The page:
|Search Pine Information Center|
In Pine's message composer, with the cursor in the message headers area, press "^R rich headers". Then read the context-sensitive help screens for the Bcc: and Lcc: fields, by pressing "^G Get Help".
Many Pine users, who may have seen this feature in other email systems (such as those on a Local Area Network, where it is common), have asked if there is a way to confirm whether or not a message they send over the Internet has been received, or even whether it has been read, by the recipient. The answer is "perhaps"--reasons against generation of return receipts include:
If a message cannot be delivered due a technical problem--such as connectivity interrupted, or mailhost down or misconfigured--the sender will almost always receive a diagnostic message to that effect, which they can forward to their computing support staff for interpretation and troubleshooting. The best solution to the "lack of return-receipt" problem is therefore to include a line requesting confirmation from the recipient that a message was received in that message itself.
This is not a new idea. It's a very old idea, in fact, and just about everyone who has ever dealt with email has had it at one time or another. Regrettably, it has come to be recognized as a bad idea. Here's why:
An email address without a host name is not syntactically valid according to RFC-822. Now, it is true that RFC-822 only specifies what must be done in messages which are transmitted over the network, and that strictly local messages are not under RFC-822's dictates.
This means that there are two formats of email, one that conforms to RFC-822 and one that does not. Careful efforts must be made to ensure that the non-conforming mail format never escapes the local system onto the network. Twenty years of experience has shown that it is impossible to guarantee that the non-conforming format does not escape into the network, even in the face of traps to catch such messages on their way out and convert them to RFC-822 conforming format. Indeed, such traps have often contributed additional problems on their own.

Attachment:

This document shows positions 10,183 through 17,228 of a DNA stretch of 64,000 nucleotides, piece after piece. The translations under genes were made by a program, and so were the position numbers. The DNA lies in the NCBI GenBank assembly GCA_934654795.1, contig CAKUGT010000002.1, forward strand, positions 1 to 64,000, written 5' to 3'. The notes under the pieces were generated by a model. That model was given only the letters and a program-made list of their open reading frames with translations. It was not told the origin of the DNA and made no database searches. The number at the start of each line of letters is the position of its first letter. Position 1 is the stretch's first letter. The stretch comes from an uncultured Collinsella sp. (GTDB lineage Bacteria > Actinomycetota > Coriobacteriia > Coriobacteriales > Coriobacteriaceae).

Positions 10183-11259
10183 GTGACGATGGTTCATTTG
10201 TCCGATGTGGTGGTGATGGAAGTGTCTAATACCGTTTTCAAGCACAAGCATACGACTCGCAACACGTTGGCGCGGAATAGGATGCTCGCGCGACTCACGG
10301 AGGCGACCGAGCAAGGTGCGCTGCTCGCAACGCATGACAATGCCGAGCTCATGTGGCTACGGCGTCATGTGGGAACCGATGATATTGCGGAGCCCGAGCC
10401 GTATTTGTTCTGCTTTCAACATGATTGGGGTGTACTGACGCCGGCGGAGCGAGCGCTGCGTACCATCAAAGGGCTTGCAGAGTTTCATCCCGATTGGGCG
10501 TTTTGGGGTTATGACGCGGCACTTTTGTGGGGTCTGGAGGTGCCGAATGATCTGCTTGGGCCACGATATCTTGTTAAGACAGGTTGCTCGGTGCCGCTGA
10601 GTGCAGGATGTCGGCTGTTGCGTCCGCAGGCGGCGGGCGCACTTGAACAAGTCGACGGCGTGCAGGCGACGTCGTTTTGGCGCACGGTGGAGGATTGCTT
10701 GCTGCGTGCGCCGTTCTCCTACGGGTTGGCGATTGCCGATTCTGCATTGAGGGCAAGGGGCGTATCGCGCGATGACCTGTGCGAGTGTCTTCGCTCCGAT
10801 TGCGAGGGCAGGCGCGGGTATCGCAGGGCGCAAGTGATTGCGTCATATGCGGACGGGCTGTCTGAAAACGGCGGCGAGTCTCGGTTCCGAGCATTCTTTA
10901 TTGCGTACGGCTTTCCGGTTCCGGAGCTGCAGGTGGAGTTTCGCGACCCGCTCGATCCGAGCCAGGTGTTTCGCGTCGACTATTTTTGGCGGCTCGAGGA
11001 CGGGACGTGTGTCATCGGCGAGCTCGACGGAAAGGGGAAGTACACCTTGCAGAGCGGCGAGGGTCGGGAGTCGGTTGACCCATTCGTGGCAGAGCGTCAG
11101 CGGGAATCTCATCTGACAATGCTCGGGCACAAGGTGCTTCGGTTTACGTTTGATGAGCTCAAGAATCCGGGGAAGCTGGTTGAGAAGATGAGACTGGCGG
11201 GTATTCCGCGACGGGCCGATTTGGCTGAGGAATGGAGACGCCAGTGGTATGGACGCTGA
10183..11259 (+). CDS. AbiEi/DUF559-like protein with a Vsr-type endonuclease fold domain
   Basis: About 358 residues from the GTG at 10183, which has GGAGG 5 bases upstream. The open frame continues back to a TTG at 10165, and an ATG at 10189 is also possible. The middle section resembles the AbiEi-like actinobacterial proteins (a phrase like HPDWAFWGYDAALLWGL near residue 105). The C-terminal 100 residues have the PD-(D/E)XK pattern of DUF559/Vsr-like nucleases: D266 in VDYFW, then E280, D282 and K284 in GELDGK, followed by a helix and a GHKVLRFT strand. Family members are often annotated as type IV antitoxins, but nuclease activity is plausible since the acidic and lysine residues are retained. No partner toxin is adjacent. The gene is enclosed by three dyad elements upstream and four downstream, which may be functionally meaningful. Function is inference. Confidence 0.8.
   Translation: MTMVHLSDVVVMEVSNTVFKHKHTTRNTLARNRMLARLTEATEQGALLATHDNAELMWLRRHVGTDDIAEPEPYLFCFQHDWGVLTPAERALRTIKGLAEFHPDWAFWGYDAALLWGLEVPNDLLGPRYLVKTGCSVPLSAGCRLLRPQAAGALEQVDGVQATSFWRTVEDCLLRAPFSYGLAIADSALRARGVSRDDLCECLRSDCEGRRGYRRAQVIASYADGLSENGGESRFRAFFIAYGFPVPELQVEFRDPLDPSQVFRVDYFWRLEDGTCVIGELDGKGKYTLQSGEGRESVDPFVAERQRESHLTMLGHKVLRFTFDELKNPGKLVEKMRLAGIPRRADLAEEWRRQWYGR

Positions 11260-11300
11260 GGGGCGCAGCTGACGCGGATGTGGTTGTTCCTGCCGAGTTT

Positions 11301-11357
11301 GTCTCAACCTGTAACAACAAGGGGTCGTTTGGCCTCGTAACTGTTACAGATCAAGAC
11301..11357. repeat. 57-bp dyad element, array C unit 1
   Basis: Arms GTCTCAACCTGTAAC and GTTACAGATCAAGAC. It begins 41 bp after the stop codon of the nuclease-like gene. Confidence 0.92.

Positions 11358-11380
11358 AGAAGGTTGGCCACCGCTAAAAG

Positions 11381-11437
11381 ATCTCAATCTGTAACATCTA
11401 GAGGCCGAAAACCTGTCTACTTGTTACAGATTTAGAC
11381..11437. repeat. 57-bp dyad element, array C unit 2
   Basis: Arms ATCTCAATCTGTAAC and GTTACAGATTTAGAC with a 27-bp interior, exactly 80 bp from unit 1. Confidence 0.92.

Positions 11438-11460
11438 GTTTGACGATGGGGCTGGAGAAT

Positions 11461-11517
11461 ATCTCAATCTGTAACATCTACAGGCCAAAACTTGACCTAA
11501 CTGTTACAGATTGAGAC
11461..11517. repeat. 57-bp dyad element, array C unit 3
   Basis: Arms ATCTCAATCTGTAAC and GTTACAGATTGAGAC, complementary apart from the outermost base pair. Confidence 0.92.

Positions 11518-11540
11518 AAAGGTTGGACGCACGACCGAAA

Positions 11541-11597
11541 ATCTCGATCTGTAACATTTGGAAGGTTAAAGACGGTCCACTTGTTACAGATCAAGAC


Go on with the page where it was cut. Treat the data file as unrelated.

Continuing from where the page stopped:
The non-conforming format is ambiguous as to what host is intended. Although the off-the-cuff solution (and the one that everyone implements) is "use the local host", numerous examples have occurred in which this leads to wrong behavior. For example, it may be the "local mail center" instead of the "local machine which is a single-user workstation". Or, if a one of the non-conforming messages escaped on to the network, it's some remote system and we have no idea at all what system that may be! There's no way for the mail reader to tell; a human may infer from context but often does so by using information that is not available to the program.
The Pine team has spent long (and at times heated) meetings reviewing this issue, before coming to the conclusion (as other email groups have independently done) that it's a no-win situation. The policy of the email development community for years (since the RFC-733 discussions) has been to exterminate the non-conforming format by not implementing it in modern mail tools.
It may be feasible to implement a feature in a future version of Pine that would suppress the display of the local host name in email addresses. That is, the host name would still be in the file on disk, but would not show up on the screen.
When viewing the FOLDER INDEX, you can force Pine to check for new mail by pressing ^L, or if on the last item in the Index, by pressing "N". The eXpunge command will also force a new-mail check. If you would like to have some visual indication of when Pine is checking for new mail, set the enable-mail-check-cue feature and watch for an asterisk to flash in the upper-left-hand corner of the screen. (Two asterisks mean that Pine is check-pointing --saving state changes in-- your INBOX.)
|Search Pine Information Center|